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The cliffs at Whitby had been a popular area for communities to settle from as long ago as Roman times, but when St Hilda arrived here in AD657 the headland became one of the holiest places in the country. The source of information about Hilda is The Ecclesiastical History of the English by the Venerable Bede in 731, who was born approximately eight years before her death. He documented much of the conversion away from the Anglo-Saxon paganism established in England when it was invaded and settled by Germanic tribes that resulted in the recall of the legions of the Roman Empire from the province of Britannia in 410. It was here on these sacred cliffs that a Benedictine house for monks and nuns was established, and Hilda became the first Anglo-Saxon Abbess at Whitby. With the Danish invasions of 867, however, the monastery and the whole community were totally destroyed.
In 1078 the Benedictine priory was refounded but nothing of the first Norman church has survived, although excavations have revealed that it was a smaller building than the ruins portray today, and had an apsidal east end. During the 1220s an ambitious rebuilding programme of the church began. It's overall length was extended to some 300ft, and the east end was transformed with the splendour of Early English architecture. Boasting decorative piers, three levels of elegant lancet windows, a continuous row of beautifully carved arches, and high-level blind arcading, the 14th century Whitby Abbey must have presented a grand spectacle from its commanding position above the town. Even 650 years later the ruins still demand a lingering look from any angle. The end wall of the north transept, the northern wall of the chancel, and one section of the east end have survived to almost full height, but everything on the south side of the church has virtually disappeared along with all the domestic buildings usually associated with a monastery.
Of all the great monastic houses in Britain, Whitby Abbey was one of the last to be dissolved. But the end finally came for the Benedictine monks in December 1539. After the Dissolution the site passed to the Cholmley family and remained with them for 250 years. During this time they used all the valuable building materials they could plunder from the ruined abbey to construct a mansion nearby. Although the church was left relatively intact at that time, by the end of the 18th century the years of neglect had taken their toll on the structure. The nave collapsed, followed by the south transept and a substantial part of the west front, and then in the 1830s the central tower fell, and the choir was badly damaged in a storm. Continually battered by the weather in its exposed location, Whitby Abbey suffered the final insult of being shelled by German cruisers patrolling the North Sea in 1914.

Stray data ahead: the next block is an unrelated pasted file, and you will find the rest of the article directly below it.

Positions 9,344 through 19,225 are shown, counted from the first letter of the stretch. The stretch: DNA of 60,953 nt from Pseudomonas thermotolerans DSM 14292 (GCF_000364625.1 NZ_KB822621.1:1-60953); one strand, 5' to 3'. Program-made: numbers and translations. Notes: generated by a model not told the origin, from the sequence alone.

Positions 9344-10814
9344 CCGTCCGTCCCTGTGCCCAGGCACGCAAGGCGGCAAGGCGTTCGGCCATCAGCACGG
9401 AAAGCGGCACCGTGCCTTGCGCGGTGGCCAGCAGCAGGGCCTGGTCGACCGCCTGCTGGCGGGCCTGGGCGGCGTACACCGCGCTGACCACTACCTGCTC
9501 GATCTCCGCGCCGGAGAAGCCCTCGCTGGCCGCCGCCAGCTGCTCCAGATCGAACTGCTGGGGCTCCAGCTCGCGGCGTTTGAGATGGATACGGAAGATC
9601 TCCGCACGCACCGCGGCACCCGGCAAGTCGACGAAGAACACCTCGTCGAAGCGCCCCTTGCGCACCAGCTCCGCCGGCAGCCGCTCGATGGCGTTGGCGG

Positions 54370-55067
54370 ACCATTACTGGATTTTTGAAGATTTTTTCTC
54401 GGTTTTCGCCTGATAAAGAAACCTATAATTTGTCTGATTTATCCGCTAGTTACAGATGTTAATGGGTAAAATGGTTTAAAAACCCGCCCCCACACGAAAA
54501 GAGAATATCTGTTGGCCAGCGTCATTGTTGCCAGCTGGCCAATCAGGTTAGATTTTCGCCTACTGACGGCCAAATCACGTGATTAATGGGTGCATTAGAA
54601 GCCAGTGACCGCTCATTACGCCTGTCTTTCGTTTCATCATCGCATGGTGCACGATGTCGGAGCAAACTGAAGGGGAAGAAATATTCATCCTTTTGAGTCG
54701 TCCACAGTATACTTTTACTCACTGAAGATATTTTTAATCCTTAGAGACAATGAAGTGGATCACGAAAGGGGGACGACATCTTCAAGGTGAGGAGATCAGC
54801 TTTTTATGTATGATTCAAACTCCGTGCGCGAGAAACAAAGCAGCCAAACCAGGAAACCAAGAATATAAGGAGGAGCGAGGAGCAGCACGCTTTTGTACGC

We have experienced the delights of this Yorkshire coastal abbey in extreme contrasts of weather - once on a balmy autumn day with the sun reflecting upon the warm peachy tones of the ancient stonework, and on another occasion when an Easter blizzard was bombarding the site with squally snow showers. But nothing detracts from the determined beauty of Whitby, a place of peace and sanctity that Bede found so much to write about in the early 8th century. It may have changed beyond all recognition in 1300 years, but it still retains an aura of quiet holiness, with an evocative sense of the past contained within the standing walls.
As a prominent landmark in Yorkshire, just imagine how grand and inviting the abbey must have looked in the 14th century, commanding the town from its elevated position next to the sea.
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